How Often Should I have My Cat Groomed?
Cats are known for their fastidious grooming, so why would they ever need a bath? Well, there are many reasons. Your cat could be older, arthritic or overweight and have trouble reaching certain spots on her body. She could get depressed or sick and not groom herself as often as she should. What if your kitty encounters something stinky? Or what if you have allergic guests coming over and need a way to reduce your cat’s dander?
Your best bet is to get your cat used to taking baths from a young age. Cats can be so good at grooming themselves that the fur they swallow turns into a clump, called a trichobezoar (or hair ball), in their digestive tract. If you’re lucky, the hair ball will come up (and you won’t step in it). If not, you may have to take your cat to the vet to have it surgically removed.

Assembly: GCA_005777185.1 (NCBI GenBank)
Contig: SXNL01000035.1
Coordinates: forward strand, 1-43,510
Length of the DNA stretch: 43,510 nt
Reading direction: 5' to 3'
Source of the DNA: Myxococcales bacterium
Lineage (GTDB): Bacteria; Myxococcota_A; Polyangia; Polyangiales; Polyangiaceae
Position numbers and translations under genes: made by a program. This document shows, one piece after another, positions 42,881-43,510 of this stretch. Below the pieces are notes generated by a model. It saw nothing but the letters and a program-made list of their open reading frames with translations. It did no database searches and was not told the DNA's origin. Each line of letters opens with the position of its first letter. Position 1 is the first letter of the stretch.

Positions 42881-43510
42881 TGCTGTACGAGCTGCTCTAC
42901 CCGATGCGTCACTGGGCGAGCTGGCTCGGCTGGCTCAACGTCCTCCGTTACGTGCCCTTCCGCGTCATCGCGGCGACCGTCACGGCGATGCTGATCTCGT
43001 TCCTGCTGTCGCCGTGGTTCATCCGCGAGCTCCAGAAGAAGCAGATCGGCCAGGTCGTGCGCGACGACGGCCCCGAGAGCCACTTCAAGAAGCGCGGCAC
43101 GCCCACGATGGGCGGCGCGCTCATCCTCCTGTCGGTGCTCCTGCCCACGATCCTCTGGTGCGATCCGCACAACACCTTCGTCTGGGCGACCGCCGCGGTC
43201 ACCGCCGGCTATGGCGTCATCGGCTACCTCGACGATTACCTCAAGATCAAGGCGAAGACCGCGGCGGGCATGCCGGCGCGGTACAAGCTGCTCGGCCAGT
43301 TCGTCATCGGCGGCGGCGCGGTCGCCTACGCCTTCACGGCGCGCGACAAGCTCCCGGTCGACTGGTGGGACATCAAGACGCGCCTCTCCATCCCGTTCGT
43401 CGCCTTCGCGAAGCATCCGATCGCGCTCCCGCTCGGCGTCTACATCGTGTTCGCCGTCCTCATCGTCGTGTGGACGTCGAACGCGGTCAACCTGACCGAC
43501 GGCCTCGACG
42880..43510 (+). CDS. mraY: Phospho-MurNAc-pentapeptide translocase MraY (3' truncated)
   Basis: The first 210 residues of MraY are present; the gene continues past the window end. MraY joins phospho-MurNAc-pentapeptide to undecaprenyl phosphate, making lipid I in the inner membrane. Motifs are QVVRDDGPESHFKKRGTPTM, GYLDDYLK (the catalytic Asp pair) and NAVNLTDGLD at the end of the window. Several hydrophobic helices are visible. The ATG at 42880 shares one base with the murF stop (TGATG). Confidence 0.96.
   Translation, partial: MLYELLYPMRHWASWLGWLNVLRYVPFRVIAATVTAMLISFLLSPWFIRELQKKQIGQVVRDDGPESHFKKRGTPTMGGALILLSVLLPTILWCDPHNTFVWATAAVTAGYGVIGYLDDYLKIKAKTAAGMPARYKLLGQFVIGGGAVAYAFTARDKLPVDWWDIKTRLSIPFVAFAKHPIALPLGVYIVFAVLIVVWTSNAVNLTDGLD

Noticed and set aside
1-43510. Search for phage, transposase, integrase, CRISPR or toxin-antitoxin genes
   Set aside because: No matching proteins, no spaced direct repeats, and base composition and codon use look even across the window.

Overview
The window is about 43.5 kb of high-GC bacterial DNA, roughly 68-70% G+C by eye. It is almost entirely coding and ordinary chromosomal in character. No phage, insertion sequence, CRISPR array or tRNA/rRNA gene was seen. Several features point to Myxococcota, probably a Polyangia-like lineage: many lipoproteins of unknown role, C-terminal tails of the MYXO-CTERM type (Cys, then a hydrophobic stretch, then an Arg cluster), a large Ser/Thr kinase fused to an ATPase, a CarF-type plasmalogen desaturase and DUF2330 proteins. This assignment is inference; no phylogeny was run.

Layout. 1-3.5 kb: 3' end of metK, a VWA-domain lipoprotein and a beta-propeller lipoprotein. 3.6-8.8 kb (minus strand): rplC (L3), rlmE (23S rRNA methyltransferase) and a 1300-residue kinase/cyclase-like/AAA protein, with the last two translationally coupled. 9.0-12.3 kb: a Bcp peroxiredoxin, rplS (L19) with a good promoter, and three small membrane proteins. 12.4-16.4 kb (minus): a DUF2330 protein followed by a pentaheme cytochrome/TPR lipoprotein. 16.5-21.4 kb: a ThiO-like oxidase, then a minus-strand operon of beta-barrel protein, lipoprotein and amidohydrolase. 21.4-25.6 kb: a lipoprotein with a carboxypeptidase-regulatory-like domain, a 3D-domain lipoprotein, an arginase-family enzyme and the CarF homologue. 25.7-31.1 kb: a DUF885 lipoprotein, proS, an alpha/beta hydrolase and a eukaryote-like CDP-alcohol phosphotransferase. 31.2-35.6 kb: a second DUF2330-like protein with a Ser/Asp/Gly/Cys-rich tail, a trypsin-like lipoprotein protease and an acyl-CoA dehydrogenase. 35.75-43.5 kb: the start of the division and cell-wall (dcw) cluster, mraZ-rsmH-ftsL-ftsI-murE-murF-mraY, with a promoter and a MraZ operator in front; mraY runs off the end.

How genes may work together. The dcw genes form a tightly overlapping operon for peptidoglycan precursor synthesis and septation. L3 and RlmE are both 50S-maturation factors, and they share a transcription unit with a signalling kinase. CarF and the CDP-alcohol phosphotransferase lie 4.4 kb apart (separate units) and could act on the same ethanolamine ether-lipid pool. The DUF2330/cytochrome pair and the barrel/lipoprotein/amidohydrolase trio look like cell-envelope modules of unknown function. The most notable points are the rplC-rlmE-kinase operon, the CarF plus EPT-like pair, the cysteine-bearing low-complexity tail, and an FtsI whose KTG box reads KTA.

One way to help prevent (or at least reduce) hair balls is to brush your cat every day to remove excess fur. Persians, Ragamuffins, Siberians and other medium-to-long-haired cats have gorgeous coats, but they usually don’t come that way. Their coats need regular maintenance to prevent mats and hair balls. Whether you need to groom her coat daily, weekly or monthly will depend on the individual cat’s needs.
In general, the softer and more cottony your cat’s coat, the more it will need to be brushed and groomed. If you have the time and are willing to make the effort, you can groom a long-haired cat at home. Otherwise, you should seek out a professional groomer.